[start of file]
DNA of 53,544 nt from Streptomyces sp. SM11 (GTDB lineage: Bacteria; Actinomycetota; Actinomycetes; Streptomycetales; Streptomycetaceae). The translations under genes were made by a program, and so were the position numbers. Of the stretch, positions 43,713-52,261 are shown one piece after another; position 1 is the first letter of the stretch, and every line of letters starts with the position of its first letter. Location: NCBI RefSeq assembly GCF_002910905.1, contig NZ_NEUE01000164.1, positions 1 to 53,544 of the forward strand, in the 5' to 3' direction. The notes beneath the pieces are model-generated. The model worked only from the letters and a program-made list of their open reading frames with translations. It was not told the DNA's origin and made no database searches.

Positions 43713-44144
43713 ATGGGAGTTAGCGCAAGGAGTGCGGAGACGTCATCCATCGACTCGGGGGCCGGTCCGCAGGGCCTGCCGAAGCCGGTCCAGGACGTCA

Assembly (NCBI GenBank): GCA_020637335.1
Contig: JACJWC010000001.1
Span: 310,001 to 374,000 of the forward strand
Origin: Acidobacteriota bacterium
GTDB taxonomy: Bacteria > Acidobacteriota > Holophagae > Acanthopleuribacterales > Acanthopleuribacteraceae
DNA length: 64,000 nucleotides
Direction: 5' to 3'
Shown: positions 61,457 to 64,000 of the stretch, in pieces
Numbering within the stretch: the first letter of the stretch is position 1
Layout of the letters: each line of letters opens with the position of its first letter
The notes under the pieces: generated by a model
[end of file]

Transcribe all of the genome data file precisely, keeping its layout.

DNA of 53,544 nt from Streptomyces sp. SM11 (GTDB lineage: Bacteria; Actinomycetota; Actinomycetes; Streptomycetales; Streptomycetaceae). The translations under genes were made by a program, and so were the position numbers. Of the stretch, positions 43,713-52,261 are shown one piece after another; position 1 is the first letter of the stretch, and every line of letters starts with the position of its first letter. Location: NCBI RefSeq assembly GCF_002910905.1, contig NZ_NEUE01000164.1, positions 1 to 53,544 of the forward strand, in the 5' to 3' direction. The notes beneath the pieces are model-generated. The model worked only from the letters and a program-made list of their open reading frames with translations. It was not told the DNA's origin and made no database searches.

Positions 43713-44144
43713 ATGGGAGTTAGCGCAAGGAGTGCGGAGACGTCATCCATCGACTCGGGGGCCGGTCCGCAGGGCCTGCCGAAGCCGGTCCAGGACGTCA

Assembly (NCBI GenBank): GCA_020637335.1
Contig: JACJWC010000001.1
Span: 310,001 to 374,000 of the forward strand
Origin: Acidobacteriota bacterium
GTDB taxonomy: Bacteria > Acidobacteriota > Holophagae > Acanthopleuribacterales > Acanthopleuribacteraceae
DNA length: 64,000 nucleotides
Direction: 5' to 3'
Shown: positions 61,457 to 64,000 of the stretch, in pieces
Numbering within the stretch: the first letter of the stretch is position 1
Layout of the letters: each line of letters opens with the position of its first letter
The notes under the pieces: generated by a model